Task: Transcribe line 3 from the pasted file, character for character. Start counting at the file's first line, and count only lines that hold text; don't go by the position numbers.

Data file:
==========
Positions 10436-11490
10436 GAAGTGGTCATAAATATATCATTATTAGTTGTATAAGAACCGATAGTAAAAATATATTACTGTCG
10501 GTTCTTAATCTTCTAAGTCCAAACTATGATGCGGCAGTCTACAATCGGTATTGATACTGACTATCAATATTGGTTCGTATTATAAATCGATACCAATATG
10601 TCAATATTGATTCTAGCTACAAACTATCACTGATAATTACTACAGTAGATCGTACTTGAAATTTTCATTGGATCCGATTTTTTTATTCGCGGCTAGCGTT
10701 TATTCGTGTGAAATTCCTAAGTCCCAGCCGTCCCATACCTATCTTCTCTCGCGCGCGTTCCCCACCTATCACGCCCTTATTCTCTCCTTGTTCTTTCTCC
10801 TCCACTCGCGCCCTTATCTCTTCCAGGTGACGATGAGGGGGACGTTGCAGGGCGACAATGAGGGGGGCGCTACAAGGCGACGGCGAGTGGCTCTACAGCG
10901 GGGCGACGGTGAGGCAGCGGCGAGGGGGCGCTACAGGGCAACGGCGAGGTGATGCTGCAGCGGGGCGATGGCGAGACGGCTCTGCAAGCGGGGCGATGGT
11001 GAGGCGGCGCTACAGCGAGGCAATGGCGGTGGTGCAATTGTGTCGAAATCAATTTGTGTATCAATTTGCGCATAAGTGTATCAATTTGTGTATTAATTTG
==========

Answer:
10501 GTTCTTAATCTTCTAAGTCCAAACTATGATGCGGCAGTCTACAATCGGTATTGATACTGACTATCAATATTGGTTCGTATTATAAATCGATACCAATATG